U.S., China Reach No Agreement on Trade Demands
A two-day visit to Beijing by a number of senior Trump administration officials saw the U.S. and China both largely reject each other’s demands on resolving bilateral trade irritants. The two sides agreed to continue discussions but did not specify when they might resume.
A statement from the White House said the U.S. delegation – which included Treasury Secretary Steve Mnuchin, Commerce Secretary Wilbur Ross, and U.S. Trade Representative Robert Lighthizer, among others – held “frank discussions” with Chinese officials. A “draft framework” the U.S. released ahead of the meeting, which a New York Times article quoted a well-known economics professor as saying “reads like the terms for a surrender rather than a basis for negotiation,” indicates that U.S. demands included the following.
- reduce China’s trade surplus with the U.S. by $200 billion by the end of 2020, mostly by increasing purchases of U.S. goods
- immediately cease market-distorting subsidies and other types of government support that can contribute to the creation or maintenance of excess capacities in the industries targeted by the “Made in China 2025” industrial plan
- eliminate specified policies and practices with respect to technology transfer by Jan. 1, 2019
- take immediate steps to ensure a halt to cyber-enabled theft targeting intellectual property and trade secrets
- terminate World Trade Organization cases against U.S. tariffs on Chinese goods and the U.S designation of China as a non-market economy for trade remedy purposes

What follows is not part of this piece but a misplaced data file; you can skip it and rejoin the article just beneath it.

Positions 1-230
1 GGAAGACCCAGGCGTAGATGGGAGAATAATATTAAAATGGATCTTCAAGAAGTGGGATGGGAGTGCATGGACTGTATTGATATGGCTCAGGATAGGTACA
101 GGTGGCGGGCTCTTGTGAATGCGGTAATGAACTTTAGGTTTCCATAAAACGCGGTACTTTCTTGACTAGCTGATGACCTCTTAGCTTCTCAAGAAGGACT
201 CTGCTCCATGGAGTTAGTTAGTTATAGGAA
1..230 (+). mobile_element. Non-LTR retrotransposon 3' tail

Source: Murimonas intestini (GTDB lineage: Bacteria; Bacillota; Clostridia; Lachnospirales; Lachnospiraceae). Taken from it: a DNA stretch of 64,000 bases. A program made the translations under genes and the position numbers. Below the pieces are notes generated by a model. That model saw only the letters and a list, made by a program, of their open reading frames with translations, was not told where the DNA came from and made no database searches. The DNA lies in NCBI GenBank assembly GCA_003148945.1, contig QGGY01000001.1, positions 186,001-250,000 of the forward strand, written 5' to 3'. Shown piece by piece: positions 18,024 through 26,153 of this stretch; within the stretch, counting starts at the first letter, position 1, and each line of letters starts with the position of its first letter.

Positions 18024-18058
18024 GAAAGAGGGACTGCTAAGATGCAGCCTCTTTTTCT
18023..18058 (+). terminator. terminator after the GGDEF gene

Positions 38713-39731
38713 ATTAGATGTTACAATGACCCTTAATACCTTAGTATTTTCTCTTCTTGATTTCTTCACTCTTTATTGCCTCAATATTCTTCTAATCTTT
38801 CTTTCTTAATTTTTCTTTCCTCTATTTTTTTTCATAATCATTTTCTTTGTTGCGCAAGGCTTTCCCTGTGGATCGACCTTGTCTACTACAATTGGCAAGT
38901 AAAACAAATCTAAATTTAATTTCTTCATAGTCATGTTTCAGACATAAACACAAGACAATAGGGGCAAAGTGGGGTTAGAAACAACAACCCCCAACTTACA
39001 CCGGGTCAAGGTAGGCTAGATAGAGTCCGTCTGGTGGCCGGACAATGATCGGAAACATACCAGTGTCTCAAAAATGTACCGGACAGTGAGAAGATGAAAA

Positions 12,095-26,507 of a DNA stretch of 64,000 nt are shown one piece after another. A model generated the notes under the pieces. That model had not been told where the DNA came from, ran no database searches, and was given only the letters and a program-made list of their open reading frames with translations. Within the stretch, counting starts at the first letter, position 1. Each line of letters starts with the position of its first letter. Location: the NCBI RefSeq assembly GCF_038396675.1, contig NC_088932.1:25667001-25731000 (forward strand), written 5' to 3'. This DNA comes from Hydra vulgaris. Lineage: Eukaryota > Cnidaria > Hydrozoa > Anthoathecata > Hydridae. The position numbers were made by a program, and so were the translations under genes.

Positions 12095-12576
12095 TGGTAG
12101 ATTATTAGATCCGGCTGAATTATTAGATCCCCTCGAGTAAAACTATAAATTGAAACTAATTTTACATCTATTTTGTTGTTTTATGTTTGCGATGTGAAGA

- commit not to take retaliatory actions of any kind (e.g., tariffs, sanitary and phytosanitary measures, technical barriers to trade, antidumping or countervailing duties, or discriminatory inspection, quarantine, or testing practices) against U.S. restrictions on investments or imports
- abide by U.S. export control laws
- issue by July 1 an improved negative list for foreign investment (i.e., investment is allowed in all sectors but those named)
- by July 1, 2020, reduce tariffs on all products in non-critical sectors to levels no higher than those of the U.S., while recognizing that the U.S. may impose tariffs on products in critical sectors, including those in the “Made in China 2025” plan
- improve market access for U.S. services and agricultural products
The draft states that if China failed to uphold any of the commitments specified the U.S. would likely respond by imposing tariffs on imports from China and, when appropriate, confiscating counterfeit or pirated goods.
According to press reports, China responded with its own set of demands of the U.S., including ending the Section 301 investigation of IPR abuses and terminating plans to impose additional 25 percent tariffs on up to $150 billion worth of Chinese exports to the U.S. Beijing also reportedly reiterated longstanding demands for the U.S. to ease restrictions on exports of high-tech dual-use goods to China and treat Chinese companies equally in national security reviews of foreign investments.
A White House statement asserted that there is consensus within the Trump administration that “immediate attention is needed” to bring changes to the U.S.-China trade and investment relationship, but according to press reports there are significant differences within the administration on what those changes should be. A Politico article noted that China may seek to capitalize on those divisions and “play a long game with the U.S., in hopes that doing so will allow it to gain better concessions on tariffs and trade policies down the line.” In the meantime, the Associated Press reports, the official People’s Daily said China “will never trade away its core interests and rejects the U.S.’s demand for an exorbitant price.”